Henry V’s forces included 500 Welsh archers and 23 men-at-arms. Of that number, 10 men-at-arms, 13 mounted archers and 146 foot archers formed the contingent from the Brecon area. Though we know that these local men signed up, it’s less clear how many of them actually made it to France. Some may have stayed in Britain to safeguard against rebellion in the King’s absence, while many may have fallen ill at the siege of Harfleur and been sent home before the march to Agincourt.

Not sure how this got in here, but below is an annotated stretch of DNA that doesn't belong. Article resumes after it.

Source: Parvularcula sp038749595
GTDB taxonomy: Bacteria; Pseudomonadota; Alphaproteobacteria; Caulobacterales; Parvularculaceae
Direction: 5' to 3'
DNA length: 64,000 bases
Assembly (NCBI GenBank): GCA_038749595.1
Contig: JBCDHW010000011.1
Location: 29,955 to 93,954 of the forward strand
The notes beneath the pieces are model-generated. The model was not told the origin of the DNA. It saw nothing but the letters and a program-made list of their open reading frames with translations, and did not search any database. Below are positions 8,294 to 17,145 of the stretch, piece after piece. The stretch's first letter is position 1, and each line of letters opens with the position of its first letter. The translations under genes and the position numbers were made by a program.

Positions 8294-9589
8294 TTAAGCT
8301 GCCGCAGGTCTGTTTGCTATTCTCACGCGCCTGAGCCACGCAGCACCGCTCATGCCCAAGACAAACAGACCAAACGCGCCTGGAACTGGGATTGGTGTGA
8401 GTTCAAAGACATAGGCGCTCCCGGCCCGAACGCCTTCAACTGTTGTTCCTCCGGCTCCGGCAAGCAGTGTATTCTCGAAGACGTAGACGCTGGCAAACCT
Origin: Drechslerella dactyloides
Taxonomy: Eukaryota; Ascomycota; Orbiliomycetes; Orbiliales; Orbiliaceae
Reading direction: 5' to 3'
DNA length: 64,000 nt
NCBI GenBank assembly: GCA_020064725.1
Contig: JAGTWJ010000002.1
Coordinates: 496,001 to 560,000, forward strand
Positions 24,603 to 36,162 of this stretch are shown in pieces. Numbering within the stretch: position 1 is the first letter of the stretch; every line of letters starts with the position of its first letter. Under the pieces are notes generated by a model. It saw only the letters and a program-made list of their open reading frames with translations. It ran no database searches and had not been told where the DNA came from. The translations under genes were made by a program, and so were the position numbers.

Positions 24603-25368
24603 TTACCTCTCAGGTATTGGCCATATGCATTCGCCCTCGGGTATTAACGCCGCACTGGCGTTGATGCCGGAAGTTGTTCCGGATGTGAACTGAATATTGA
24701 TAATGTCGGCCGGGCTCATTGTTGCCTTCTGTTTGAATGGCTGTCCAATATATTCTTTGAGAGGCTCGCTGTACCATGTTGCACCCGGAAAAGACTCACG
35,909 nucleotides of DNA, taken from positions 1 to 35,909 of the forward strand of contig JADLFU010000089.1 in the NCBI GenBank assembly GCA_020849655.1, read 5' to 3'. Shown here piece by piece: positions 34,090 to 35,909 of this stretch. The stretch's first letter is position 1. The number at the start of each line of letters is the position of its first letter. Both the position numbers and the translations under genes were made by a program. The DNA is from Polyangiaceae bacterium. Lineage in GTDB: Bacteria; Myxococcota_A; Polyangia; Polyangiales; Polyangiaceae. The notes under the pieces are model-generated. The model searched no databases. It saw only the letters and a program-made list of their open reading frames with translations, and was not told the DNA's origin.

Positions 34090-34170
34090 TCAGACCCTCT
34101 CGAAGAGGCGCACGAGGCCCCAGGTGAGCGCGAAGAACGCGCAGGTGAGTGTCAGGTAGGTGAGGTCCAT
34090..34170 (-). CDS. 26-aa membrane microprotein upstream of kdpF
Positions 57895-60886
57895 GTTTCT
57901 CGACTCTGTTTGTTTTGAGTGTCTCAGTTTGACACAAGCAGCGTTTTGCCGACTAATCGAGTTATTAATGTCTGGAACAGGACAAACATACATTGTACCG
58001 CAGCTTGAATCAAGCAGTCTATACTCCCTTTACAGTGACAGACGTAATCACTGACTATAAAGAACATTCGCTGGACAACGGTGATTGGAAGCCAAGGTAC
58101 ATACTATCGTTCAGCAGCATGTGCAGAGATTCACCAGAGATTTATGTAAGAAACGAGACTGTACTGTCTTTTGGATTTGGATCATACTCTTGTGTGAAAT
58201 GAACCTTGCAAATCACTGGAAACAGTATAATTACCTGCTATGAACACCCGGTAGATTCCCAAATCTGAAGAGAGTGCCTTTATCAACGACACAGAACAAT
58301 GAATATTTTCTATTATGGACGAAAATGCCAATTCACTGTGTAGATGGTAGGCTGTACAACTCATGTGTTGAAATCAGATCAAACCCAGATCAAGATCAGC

Roger Vaughan and Dafydd Gam
In Brecon Cathedral, the stained glass window commemorates Sir Roger Vaughan of Bredwardine who, according to legend, died fighting at the Battle along with his father-in-law Dafydd Gam. Dafydd – or Davy to give him his English name – has family links to the Games Monument, a recumbent effigy of a female figure dating from 1555 that now resides in the cathedral.
Noblemen are just part of the Agincourt story. A list of names or an indenture commemorates the local archers who signed up to fight for Henry and can be found in Brecon Cathedral. For their troubles, these men were paid six pence a day, the same amount for both mounted and foot archers. Alongside the indenture is another relic, a stone reputed to have been used by archers to sharpen their arrowheads.